path: root/sys/sys/vmmeter.h
diff options
authorAlan Cox <alc@FreeBSD.org>2016-11-09 18:48:37 +0000
committerAlan Cox <alc@FreeBSD.org>2016-11-09 18:48:37 +0000
commitebcddc721771e8c70f98b61576242d2e4983682b (patch)
tree6e4503c31681e0975d80a1904e0f094824a2c83d /sys/sys/vmmeter.h
parentbde951447fbed7c2669f80b5c7b6d3d16bb144f8 (diff)
Introduce a new page queue, PQ_LAUNDRY, for storing unreferenced, dirty
pages, specificially, dirty pages that have passed once through the inactive queue. A new, dedicated thread is responsible for both deciding when to launder pages and actually laundering them. The new policy uses the relative sizes of the inactive and laundry queues to determine whether to launder pages at a given point in time. In general, this leads to more intelligent swapping behavior, since the laundry thread will avoid pageouts when the marginal benefit of doing so is low. Previously, without a dedicated queue for dirty pages, the page daemon didn't have the information to determine whether pageout provides any benefit to the system. Thus, the previous policy often resulted in small but steadily increasing amounts of swap usage when the system is under memory pressure, even when the inactive queue consisted mostly of clean pages. This change addresses that issue, and also paves the way for some future virtual memory system improvements by removing the last source of object-cached clean pages, i.e., PG_CACHE pages. The new laundry thread sleeps while waiting for a request from the page daemon thread(s). A request is raised by setting the variable vm_laundry_request and waking the laundry thread. We request launderings for two reasons: to try and balance the inactive and laundry queue sizes ("background laundering"), and to quickly make up for a shortage of free pages and clean inactive pages ("shortfall laundering"). When background laundering is requested, the laundry thread computes the number of page daemon wakeups that have taken place since the last laundering. If this number is large enough relative to the ratio of the laundry and (global) inactive queue sizes, we will launder vm_background_launder_target pages at vm_background_launder_rate KB/s. Otherwise, the laundry thread goes back to sleep without doing any work. When scanning the laundry queue during background laundering, reactivated pages are counted towards the laundry thread's target. In contrast, shortfall laundering is requested when an inactive queue scan fails to meet its target. In this case, the laundry thread attempts to launder enough pages to meet v_free_target within 0.5s, which is the inactive queue scan period. A laundry request can be latched while another is currently being serviced. In particular, a shortfall request will immediately preempt a background laundering. This change also redefines the meaning of vm_cnt.v_reactivated and removes the functions vm_page_cache() and vm_page_try_to_cache(). The new meaning of vm_cnt.v_reactivated now better reflects its name. It represents the number of inactive or laundry pages that are returned to the active queue on account of a reference. In collaboration with: markj Reviewed by: kib Tested by: pho Sponsored by: Dell EMC Isilon Differential Revision: https://reviews.freebsd.org/D8302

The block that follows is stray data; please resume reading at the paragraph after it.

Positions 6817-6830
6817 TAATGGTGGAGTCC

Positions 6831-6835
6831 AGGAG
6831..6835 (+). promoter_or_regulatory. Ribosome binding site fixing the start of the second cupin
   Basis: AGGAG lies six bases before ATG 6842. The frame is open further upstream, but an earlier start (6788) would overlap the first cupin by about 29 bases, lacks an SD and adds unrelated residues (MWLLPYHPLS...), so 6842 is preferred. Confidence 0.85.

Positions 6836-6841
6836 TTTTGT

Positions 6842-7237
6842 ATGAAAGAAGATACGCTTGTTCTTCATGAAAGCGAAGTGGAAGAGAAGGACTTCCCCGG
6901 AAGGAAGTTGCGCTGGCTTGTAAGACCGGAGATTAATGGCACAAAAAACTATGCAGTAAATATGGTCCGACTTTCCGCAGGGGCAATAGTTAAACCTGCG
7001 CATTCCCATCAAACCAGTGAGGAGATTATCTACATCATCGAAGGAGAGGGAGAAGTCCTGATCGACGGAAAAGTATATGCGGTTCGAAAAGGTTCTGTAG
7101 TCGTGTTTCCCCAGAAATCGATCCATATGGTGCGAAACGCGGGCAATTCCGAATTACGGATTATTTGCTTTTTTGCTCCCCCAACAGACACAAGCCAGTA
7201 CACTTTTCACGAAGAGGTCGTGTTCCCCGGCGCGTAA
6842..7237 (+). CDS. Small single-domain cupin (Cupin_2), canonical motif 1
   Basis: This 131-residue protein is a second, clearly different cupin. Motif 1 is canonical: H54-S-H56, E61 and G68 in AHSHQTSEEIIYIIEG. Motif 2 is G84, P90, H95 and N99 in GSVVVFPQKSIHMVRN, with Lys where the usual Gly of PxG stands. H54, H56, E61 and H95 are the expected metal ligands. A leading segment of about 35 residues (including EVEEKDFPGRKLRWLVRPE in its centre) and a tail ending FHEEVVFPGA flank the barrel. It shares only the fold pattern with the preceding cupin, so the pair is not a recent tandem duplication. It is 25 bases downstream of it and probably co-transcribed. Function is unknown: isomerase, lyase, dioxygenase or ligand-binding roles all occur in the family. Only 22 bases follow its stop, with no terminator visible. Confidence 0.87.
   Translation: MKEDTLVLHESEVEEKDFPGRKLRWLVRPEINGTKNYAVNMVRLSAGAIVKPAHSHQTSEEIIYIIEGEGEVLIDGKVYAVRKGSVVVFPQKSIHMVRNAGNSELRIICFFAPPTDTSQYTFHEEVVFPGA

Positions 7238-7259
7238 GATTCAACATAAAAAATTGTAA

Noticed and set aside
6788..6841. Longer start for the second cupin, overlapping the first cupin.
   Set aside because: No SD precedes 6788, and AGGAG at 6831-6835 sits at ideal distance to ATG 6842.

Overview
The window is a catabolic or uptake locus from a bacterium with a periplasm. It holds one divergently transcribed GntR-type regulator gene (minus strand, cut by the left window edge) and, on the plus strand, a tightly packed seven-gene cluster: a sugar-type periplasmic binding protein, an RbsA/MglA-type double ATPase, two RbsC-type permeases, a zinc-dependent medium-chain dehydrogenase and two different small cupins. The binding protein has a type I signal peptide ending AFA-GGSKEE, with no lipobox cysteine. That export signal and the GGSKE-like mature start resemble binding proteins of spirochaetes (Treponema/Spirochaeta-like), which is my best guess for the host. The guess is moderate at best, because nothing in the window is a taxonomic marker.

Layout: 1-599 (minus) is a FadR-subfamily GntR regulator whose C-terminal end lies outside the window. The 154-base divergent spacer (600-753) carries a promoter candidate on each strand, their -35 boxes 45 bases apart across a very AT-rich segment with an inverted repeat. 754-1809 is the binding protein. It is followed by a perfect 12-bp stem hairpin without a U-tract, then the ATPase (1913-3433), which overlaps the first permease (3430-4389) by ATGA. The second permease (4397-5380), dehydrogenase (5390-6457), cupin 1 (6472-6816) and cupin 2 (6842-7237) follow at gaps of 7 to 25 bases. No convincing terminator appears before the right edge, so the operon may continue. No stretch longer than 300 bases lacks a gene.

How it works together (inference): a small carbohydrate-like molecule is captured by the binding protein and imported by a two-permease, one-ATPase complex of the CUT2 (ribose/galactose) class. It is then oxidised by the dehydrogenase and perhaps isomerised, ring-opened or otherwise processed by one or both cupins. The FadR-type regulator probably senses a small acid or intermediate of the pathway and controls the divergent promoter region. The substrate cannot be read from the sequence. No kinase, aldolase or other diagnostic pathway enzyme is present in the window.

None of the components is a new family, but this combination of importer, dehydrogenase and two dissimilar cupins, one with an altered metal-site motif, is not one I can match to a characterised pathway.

Notes: svn path=/head/; revision=308474
Diffstat (limited to 'sys/sys/vmmeter.h')
1 files changed, 22 insertions, 2 deletions
diff --git a/sys/sys/vmmeter.h b/sys/sys/vmmeter.h
index 39f03d0d7075..54291f5f0308 100644
--- a/sys/sys/vmmeter.h
+++ b/sys/sys/vmmeter.h
@@ -75,9 +75,10 @@ struct vmmeter {
u_int v_vnodepgsin; /* (p) vnode_pager pages paged in */
u_int v_vnodepgsout; /* (p) vnode pager pages paged out */
u_int v_intrans; /* (p) intransit blocking page faults */
- u_int v_reactivated; /* (f) pages reactivated from free list */
+ u_int v_reactivated; /* (p) pages reactivated by the pagedaemon */
u_int v_pdwakeups; /* (p) times daemon has awaken from sleep */
u_int v_pdpages; /* (p) pages analyzed by daemon */
+ u_int v_pdshortfalls; /* (p) page reclamation shortfalls */
u_int v_tcached; /* (p) total pages cached */
u_int v_dfree; /* (p) pages freed by daemon */
@@ -96,6 +97,7 @@ struct vmmeter {
u_int v_active_count; /* (q) pages active */
u_int v_inactive_target; /* (c) pages desired inactive */
u_int v_inactive_count; /* (q) pages inactive */
+ u_int v_laundry_count; /* (q) pages eligible for laundering */
u_int v_cache_count; /* (f) pages on cache queue */
u_int v_pageout_free_min; /* (c) min pages reserved for kernel */
u_int v_interrupt_free_min; /* (c) reserved pages for int code */
@@ -111,7 +113,6 @@ struct vmmeter {
u_int v_vforkpages; /* (p) VM pages affected by vfork() */
u_int v_rforkpages; /* (p) VM pages affected by rfork() */
u_int v_kthreadpages; /* (p) VM pages affected by fork() by kernel */
- u_int v_spare[2];
#ifdef _KERNEL
@@ -184,6 +185,25 @@ vm_paging_needed(void)
+ * Return the number of pages we need to launder.
+ * A positive number indicates that we have a shortfall of clean pages.
+ */
+static inline int
+ return (vm_paging_target());
+ * Obtain the value of a per-CPU counter.
+ */
+#define VM_METER_PCPU_CNT(member) \
+ vm_meter_cnt(__offsetof(struct vmmeter, member))
+u_int vm_meter_cnt(size_t);
/* systemwide totals computed every five seconds */